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Wednesday, January 23

NOTE SEMINAR CANCELLED
New Tools for Uncertainty Quantification and
Data Assimilation in Complex Systems

Tarek Ali El Moselhy, The Massachusetts Institute of Technology, Cambridge
Computer Science and Mathematics Division Seminar
10:00 AM — 11:00 AM, Research Office Building (5700), Room L-204
Contact: Clayton Webster (webstercg@ornl.gov), 865-574-3649

Abstract

In this talk, Dr. Tarek Ali El Moselhy will present new tools for forward and inverse uncertainty quantification (UQ) and data assimilation.

In the context of forward UQ, Dr. Moselhy will briefly summarize a new scalable algorithm particularly suited for very high-dimensional stochastic elliptic and parabolic PDEs. The algorithm relies on computing a compact separated representation of the stochastic field of interest. The separated presentation is computed iteratively and adaptively via a greedy optimization algorithm. The algorithm has been successfully applied to problems of flow and transport in stochastic porous media, handling "real world" levels of spatial complexity and providing orders of magnitude reduction in computational time compared to state of the art methods.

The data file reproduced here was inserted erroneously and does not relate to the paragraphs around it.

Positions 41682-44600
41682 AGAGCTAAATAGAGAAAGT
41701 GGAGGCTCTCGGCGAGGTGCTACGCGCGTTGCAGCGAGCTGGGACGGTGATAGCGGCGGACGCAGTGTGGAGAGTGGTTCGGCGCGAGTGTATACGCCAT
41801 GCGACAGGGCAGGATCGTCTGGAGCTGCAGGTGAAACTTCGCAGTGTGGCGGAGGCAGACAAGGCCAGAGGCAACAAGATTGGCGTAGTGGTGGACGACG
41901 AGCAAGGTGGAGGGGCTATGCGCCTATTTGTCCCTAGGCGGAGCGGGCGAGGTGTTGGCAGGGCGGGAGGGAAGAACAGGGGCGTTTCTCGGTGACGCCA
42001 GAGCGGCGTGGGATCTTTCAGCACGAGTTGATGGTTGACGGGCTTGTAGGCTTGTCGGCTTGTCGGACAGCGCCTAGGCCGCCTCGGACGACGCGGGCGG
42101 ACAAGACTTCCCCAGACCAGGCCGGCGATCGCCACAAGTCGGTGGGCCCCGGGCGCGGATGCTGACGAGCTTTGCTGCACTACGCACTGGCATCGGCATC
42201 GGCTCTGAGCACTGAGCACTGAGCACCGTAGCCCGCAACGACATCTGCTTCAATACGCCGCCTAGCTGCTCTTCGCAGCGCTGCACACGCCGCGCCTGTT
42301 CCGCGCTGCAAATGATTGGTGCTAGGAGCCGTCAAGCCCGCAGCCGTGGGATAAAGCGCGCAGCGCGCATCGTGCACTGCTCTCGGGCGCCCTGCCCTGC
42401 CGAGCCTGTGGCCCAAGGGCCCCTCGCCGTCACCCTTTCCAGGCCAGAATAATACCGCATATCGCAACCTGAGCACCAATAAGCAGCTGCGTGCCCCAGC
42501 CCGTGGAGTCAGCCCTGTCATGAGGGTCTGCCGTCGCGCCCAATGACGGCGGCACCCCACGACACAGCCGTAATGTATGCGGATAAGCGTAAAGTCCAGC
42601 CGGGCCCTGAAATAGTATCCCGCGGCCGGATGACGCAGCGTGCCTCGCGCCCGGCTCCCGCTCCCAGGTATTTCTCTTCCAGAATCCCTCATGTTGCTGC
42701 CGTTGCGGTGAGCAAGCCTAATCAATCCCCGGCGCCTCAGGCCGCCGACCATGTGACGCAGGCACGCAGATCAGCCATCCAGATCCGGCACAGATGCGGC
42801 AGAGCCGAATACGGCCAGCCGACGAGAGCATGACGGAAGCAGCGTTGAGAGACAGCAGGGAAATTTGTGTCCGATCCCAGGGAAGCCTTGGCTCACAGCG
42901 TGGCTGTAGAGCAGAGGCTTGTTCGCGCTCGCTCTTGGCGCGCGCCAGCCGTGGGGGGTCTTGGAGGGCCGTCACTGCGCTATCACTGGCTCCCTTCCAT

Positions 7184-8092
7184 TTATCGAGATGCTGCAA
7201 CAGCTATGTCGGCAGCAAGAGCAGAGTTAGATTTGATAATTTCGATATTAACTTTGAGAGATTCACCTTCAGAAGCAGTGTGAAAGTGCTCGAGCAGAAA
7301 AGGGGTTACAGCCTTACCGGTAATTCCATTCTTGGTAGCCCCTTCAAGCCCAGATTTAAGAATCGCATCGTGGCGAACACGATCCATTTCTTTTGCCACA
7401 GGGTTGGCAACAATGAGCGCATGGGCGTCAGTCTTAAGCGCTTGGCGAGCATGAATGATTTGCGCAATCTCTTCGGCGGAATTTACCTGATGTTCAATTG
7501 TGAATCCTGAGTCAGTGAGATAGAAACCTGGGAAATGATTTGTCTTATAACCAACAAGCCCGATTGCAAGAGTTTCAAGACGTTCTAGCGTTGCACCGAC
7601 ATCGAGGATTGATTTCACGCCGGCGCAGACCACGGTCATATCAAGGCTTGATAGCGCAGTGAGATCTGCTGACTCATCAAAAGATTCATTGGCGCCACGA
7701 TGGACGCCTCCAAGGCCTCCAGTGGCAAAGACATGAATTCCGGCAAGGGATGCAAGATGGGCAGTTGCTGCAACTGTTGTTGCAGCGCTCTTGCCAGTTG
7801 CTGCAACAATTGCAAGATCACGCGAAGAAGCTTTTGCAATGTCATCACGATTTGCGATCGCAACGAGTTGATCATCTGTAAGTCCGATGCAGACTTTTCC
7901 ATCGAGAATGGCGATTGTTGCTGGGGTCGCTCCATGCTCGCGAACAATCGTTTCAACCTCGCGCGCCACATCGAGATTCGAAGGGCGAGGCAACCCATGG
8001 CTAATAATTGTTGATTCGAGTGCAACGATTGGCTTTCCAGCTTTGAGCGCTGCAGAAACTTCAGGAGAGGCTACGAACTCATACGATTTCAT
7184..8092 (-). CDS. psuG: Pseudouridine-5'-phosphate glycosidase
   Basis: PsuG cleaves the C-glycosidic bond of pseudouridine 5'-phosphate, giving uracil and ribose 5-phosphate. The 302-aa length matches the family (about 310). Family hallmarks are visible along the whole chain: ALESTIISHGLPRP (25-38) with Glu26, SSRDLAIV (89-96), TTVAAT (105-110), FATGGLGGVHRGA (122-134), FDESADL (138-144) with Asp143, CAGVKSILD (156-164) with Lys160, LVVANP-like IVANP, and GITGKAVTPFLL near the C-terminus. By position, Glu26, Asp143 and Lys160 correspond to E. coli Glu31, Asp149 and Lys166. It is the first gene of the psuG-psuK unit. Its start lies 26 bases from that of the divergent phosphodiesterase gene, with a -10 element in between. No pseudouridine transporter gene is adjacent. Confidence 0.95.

In the context of inverse UQ, Dr. Moselhy will present a new algorithm for the Bayesian solution of inverse problems. The algorithm explores the posterior distribution by finding a {\it transport map} from a reference measure to the posterior measure, and therefore does not require any Markov chain Monte Carlo sampling. The map from the reference to the posterior is approximated using polynomial chaos expansion and is computed via stochastic optimization. Existence and uniqueness of the map are guaranteed by results from the optimal transport literature. The map approach is demonstrated on a variety of problems, ranging from inference of permeability fields in elliptic PDEs to benchmark high-dimensional spatial statistics problems such as inference in log-Gaussian cox point processes.

In addition to its computational efficiency and parallelizability, advantages of the map approach include: providing clear convergence criteria and error measures, providing analytical expressions for posterior moments, evaluating at no additional computational cost the marginal likelihood/evidence (thus enabling model selection), the ability to generate independent uniformly-weighted posterior samples without additional model evaluations, and the ability to efficiently propagate posterior information to subsequent computational modules (thus enabling stochastic control).

In the context of data assimilation, Dr. Moselhy will present an optimal map algorithm for filtering of nonlinear chaotic dynamical systems. Such an algorithm is suited for a wide variety of applications including prediction of weather and climate. The main advantage of the algorithm is that it inherently avoids issues of sample impoverishment common to particle filters, since it explicitly represents the posterior as the push forward of a reference measure rather than with a set of samples.

Dr. Tarek Ali El Moselhy will conclude the talk with potential extensions to the proposed algorithms, and a few open questions.